Thursday, 17 June 2010

Northumberland's sleeping rainbow

The most memorable aspect of my recent trip to Utah was the vivid colours of the exposed rock, as if they were being illuminated from within with a red light, much as blue light appears to emanate from within the ice of a glacier. So striking are the allsort stripes of Capitol Reef that the Native Americans called it the 'Land of the Sleeping Rainbow'.

The photo above is of a rock below East Woodward Crag in Northumberland. A corner has been chipped off, revealing the bright pink rock that lurks beneath the dull brown of its weathered, lichenous exterior; as surprising as finding a toad estivating in dry desert earth.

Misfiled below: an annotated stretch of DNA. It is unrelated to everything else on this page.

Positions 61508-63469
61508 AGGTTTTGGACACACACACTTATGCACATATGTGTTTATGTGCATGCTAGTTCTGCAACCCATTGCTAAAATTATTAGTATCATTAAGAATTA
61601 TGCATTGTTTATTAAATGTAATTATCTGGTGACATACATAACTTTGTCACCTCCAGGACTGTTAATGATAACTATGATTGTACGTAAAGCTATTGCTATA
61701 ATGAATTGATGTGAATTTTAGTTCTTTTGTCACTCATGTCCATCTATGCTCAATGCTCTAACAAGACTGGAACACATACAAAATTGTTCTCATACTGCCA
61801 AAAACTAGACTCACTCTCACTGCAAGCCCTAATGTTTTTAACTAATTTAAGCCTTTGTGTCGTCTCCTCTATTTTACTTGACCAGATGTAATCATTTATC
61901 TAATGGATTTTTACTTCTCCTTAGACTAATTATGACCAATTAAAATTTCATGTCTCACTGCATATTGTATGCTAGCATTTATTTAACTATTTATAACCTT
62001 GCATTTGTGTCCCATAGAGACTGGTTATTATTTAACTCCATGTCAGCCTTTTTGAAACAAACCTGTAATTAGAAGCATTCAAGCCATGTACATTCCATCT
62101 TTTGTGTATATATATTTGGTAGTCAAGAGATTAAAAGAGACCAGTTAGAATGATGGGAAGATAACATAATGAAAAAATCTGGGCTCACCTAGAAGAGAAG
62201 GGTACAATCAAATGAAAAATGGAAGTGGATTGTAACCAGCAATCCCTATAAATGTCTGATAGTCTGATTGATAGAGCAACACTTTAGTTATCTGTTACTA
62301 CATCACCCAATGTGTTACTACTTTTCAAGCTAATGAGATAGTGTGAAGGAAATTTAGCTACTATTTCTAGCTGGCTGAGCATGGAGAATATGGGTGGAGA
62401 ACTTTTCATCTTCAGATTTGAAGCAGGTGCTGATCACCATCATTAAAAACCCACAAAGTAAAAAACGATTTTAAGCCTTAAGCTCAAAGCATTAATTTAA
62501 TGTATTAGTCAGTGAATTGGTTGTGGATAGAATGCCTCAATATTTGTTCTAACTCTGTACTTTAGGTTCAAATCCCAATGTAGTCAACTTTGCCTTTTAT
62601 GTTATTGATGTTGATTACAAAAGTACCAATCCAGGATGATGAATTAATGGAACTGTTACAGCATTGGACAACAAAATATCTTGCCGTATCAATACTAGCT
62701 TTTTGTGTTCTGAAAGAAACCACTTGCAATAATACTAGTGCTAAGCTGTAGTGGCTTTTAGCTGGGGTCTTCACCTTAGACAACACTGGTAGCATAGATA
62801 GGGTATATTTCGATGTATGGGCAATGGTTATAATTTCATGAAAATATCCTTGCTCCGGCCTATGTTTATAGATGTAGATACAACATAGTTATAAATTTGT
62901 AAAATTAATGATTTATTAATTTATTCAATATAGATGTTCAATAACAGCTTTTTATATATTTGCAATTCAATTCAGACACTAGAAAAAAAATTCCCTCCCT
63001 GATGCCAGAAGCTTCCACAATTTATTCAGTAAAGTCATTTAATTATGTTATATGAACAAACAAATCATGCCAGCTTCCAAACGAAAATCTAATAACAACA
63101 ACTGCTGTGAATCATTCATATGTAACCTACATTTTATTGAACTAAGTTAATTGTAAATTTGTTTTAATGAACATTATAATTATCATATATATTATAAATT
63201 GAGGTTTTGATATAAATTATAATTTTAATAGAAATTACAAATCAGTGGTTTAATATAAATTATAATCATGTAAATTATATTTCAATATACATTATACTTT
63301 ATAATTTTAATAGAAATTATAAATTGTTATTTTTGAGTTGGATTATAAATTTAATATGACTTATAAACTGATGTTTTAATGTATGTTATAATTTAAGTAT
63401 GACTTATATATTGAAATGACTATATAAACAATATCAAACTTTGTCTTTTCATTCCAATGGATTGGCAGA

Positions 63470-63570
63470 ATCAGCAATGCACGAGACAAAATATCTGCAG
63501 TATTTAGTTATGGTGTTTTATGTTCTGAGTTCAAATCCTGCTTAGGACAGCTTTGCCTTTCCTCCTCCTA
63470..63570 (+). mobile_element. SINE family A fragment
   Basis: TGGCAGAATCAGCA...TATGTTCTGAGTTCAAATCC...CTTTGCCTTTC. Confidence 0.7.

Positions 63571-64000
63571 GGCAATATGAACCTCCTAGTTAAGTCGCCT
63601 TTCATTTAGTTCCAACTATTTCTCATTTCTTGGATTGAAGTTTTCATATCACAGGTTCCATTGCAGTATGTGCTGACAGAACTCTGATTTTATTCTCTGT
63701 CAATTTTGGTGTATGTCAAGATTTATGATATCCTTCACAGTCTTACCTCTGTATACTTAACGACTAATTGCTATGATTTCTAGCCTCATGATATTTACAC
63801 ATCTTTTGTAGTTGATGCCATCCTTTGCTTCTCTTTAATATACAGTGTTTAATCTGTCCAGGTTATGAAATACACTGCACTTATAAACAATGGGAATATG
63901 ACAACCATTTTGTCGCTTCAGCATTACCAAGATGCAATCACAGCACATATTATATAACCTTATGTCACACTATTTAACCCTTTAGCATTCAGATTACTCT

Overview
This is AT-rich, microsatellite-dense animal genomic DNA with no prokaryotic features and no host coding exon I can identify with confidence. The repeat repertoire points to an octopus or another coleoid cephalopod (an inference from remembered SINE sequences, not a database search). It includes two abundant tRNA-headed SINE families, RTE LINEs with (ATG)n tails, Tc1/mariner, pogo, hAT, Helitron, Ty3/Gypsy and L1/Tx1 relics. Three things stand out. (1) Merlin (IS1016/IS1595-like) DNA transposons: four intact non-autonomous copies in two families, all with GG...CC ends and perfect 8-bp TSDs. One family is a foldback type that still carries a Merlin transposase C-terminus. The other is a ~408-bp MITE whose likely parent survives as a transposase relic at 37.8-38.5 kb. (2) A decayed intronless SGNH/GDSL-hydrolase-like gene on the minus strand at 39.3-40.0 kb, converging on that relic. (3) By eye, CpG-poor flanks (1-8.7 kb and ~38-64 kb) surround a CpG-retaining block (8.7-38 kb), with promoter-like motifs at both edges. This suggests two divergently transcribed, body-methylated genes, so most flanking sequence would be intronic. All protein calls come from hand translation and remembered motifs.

It reminded me of the formerly sooty facades of Glasgow's sandstone buildings, almost all of which have now been cleaned of their industrial grime. If the same sandblasting treatment were to be applied to the sandstone outcrops of Northumberland, that hibernating rainbow might be reawakened, dazzling the visiting climber with desert hues reminiscent of the American southwest.

(Note to local ethics police - I am not seriously proposing that any crags be sandblasted)

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